Deep in the pages of a hippie healing site, I found a glimmer of hope. Well, not really hope, because I was so devoid of it at that point, but more of an it-couldn’t-hurt glimmer. Saw Palmetto. An herb used by men to lower testosterone, usually when fighting prostate issues. It made sense – if excess testosterone is causing all these problems, take a medication that blocks or lowers testosterone. DER. So I took my hiney to our local hippie store and bought the small bottle, just to try, and asked my Facebook friends to pray for me. A little over a week later, I was sitting on the couch, marveling at my baby’s-bottom-smooth cheeks. Maybe not THAT smooth, but smoother than my face has felt in about 15 years. If it helped nothing else, it helped with breakouts, so I ordered a big bottle and kept taking it. I had been taking it about a month (too soon to notice any difference with my hair) when I commented to a friend that I hadn’t had a cyst rupture in weeks. Weeks! Like clockwork, because that’s just how my body rolls, I felt it. The stabbing, burning, rumbling that starts when a cyst is rupturing. Only this one didn’t stop. It hurt. BAD. As bad as my unmedicated c-section. It hurt from my knees to my lungs, felt like my trunk was melting, and the only way to know that I could still breathe was to scream. I don’t know who was more scared: myself, lying on the bathroom floor, writhing and jerking and vomiting from pain, trying not to black out, or my poor kids, confused and unable to help. My amazing husband rushed home and took care of me, and I survived. Obviously. It was the worst rupture I’d ever experienced, and the pain never fully went away, so two days later I went to the emergency room to make sure I hadn’t experienced ovarian torsion (Google it) or something worse. A sonogram and a CT scan later, I got the greatest news I’ve received in a long, long time. While the ultrasound showed fluid from a ruptured cyst the size of a cantaloupe (OUCH), it showed ONE cyst. ONE. One single, solitary follicle. But Jen, you still have a cyst there! Yes, you’re right. And it’s a fairly large one. But 7 months ago, my most recent sonogram before that, my two ovaries were hosting more than 75 cysts. You’re reading that right. My left ovary had 31 and she stopped counting at 46 on my right. This was WHILE on birth control, the standard treatment for PCOS. I teared up with joy, felt light with hope, and just about hugged the doctor. One cyst. Just one. Years and years of trying to find help, trying to find an answer, years and years of disappointment and depression and pain… and only one cyst. 18 years of having “devastated ovaries” (doctor’s words). Only one cyst. Am I still fat? Yep. Do I still have a lot to fix and figure out and tweak? Yep. But now I finally, FINALLY have something I hadn’t dared to attempt again: hope. I know that there is something that can help me. I know that my body WILL respond to SOMETHING.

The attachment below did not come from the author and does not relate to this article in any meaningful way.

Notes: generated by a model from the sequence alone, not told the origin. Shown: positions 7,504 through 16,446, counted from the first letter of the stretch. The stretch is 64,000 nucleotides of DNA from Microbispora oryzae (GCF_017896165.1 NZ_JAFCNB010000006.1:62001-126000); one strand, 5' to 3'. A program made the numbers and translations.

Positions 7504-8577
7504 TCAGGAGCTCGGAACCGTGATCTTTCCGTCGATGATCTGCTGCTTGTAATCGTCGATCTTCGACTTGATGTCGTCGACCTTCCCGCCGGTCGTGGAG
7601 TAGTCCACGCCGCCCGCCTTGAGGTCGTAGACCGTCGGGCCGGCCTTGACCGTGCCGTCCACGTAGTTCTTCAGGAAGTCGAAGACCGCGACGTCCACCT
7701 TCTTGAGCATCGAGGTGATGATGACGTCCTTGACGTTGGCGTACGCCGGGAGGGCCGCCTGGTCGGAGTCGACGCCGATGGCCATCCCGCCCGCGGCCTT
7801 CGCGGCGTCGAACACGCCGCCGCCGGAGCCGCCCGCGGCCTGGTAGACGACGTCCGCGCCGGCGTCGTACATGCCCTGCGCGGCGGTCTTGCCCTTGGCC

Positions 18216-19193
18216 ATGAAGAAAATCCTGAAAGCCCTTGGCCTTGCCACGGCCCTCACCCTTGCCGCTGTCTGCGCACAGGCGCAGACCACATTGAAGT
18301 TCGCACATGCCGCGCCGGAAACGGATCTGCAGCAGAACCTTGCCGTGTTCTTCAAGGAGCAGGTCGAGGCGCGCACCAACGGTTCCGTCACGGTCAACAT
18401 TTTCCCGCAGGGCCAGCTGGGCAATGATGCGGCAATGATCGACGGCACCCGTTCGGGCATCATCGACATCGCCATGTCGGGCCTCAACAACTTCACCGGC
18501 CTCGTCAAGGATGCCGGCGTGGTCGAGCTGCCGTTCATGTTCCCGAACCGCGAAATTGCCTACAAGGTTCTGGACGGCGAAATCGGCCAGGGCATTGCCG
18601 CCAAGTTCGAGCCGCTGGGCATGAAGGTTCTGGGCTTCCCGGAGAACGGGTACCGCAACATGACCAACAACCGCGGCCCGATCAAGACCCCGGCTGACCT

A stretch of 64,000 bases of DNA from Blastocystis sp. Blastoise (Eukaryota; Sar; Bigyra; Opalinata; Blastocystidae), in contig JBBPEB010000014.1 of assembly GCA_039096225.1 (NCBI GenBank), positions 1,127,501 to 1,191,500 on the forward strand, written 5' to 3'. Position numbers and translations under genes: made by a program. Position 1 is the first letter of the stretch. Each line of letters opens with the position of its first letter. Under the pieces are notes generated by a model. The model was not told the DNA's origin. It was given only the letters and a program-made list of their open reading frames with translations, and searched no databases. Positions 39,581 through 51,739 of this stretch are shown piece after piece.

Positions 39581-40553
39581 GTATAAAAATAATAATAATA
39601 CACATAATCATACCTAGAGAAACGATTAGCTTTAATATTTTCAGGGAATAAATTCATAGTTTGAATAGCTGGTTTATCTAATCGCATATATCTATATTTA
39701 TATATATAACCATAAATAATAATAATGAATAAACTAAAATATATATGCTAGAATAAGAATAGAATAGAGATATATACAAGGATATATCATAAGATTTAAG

Please note that I am not a medical professional and hold no formal training in any type of healing, other than prayer. I am not one to be a conspiracy theorist who accuses pharmaceutical companies of creating customers more than assisting patients. But why hadn’t this herb been mentioned before? Go ahead and Google “saw palmetto for PCOS”, you’ll find tons of information, testimonials, and recommendations. Why had no single doctor mentioned it to me? Why did they sit in their offices and stoicly watch me sob, plead, beg for help, then only offer me synthetic hormones that they knew would not make a difference? Each different prescription I tried came with pages of warnings, side effects, interactions, and more. Each pill I took caused an unfavorable reaction in one way or another, and none of them offered any respite. Pain and pills, that was my life. But this natural herb, to which no one holds a patent, has done more for me in a month than nearly two decades of labratory medicine. Don’t get me wrong, I’m grateful to modern medicine. Without it I wouldn’t know that I had too much testosterone, wouldn’t have Benadryl or sonograms or scientific proof that what I’m doing is working. But I am ever so grateful to God for giving us natural, working medicine. I am grateful to Him for wisdom, for access to healthcare. Did I mention that I only have ONE CYST?!